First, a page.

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Alvaro Torres Carrasco
Alvaro Torres Carrasco

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Conventional Commits

Hello 🙋‍♂️, today I´m going to write about Conventional Commits (as you can see in the title). I've always wondered if there was a standardization with commits. I think this standardization is necessary and it can make our life easier. I asked a colleague if this exists, and it's the topic I'm going to talk to you about.

Git is a very powerful tool that most of us have installed on their machines. The worst part of using git is the no standardization with commits. Many people don´t follow any rules and the commit log, when you have to work with a team, has many possibilities to be chaotic.

Conventional Commits is a specification for adding human and machine-readable meaning to commit messages. This is a lightweight convention on top of commit messages. It provides an easy set of rules for creating an explicit commit history, which makes it easier to write automated tools on top of. This convention dovetails with SemVer, by describing the features, fixes, and breaking changes made in commit messages.

Commits should have the following structure:

<type>[optional scope]: <description>

[optional body]

[optional footer]

Types of commit:

  • feat: Add a new feature to the codebase (MINOR in semantic versioning).
  • fix: Fix a bug (equivalent to a PATCH in Semantic Versioning).
  • docs: Documentation changes.
  • style: Code style change (semicolon, indentation...).
  • refactor: Refactor code without changing public API.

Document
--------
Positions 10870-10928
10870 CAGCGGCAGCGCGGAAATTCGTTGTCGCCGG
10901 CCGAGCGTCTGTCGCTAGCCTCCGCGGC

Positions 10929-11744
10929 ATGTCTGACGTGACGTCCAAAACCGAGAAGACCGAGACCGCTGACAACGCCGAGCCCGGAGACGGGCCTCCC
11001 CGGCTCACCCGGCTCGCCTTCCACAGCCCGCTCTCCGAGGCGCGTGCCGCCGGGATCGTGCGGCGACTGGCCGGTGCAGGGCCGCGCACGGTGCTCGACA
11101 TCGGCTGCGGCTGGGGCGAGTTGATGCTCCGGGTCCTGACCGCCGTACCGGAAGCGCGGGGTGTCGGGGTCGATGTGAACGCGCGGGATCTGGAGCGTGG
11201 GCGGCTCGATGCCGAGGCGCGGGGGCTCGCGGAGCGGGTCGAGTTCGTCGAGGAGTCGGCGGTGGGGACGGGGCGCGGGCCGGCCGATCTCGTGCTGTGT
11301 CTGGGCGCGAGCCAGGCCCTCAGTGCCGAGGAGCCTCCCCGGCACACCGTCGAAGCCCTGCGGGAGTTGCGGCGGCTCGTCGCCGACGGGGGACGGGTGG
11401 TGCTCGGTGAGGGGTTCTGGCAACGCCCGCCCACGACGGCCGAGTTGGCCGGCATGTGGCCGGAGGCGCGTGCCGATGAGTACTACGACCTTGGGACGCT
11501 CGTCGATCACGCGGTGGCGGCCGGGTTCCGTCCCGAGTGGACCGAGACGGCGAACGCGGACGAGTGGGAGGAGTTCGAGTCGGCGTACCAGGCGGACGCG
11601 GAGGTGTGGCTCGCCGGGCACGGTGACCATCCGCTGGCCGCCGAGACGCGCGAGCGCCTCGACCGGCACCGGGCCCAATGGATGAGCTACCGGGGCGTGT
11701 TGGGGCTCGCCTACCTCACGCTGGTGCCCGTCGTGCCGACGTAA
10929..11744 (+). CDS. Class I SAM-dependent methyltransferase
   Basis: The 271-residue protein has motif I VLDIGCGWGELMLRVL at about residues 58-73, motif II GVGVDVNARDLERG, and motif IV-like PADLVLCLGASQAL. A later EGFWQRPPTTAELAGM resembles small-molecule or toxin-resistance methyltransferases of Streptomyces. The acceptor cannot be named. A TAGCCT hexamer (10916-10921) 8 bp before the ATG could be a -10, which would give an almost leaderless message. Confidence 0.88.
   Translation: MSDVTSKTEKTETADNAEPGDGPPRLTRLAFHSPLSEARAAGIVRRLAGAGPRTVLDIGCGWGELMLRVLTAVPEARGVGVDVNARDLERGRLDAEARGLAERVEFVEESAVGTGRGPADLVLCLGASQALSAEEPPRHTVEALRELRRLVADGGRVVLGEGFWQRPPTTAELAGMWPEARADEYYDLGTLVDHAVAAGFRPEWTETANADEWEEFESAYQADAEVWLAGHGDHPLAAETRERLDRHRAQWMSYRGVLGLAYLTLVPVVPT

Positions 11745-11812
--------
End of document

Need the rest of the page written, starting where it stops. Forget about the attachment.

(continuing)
• perf: Update code performances.
  • test: Add test to an existing feature.
  • chore: Update something without impacting the user (ex: bump a dependency in package.json).

Some examples:

Commit with no body:

feat: allow provided config object to extend other configs

docs: correct spelling of CHANGELOG

Commit message with scope:

feat(lang): add spanish language

Commit message for a fix using an (optional) issue number:

fix: correct minor typos in code

see the issue for details on the typos fixed

closes issue #12



Commits are more descriptives and it's easier to understand them. It became also easier to contribute.


Automatically generating CHANGELOGs.

Revert changes

If you have one action per commit, it´s easier to revert a change or a git conflict

Improve your Git skills

Not all repositories have a squash and merge option, you sometimes have to do this operation by yourself. It's important to know what is going on under the machine operations!!

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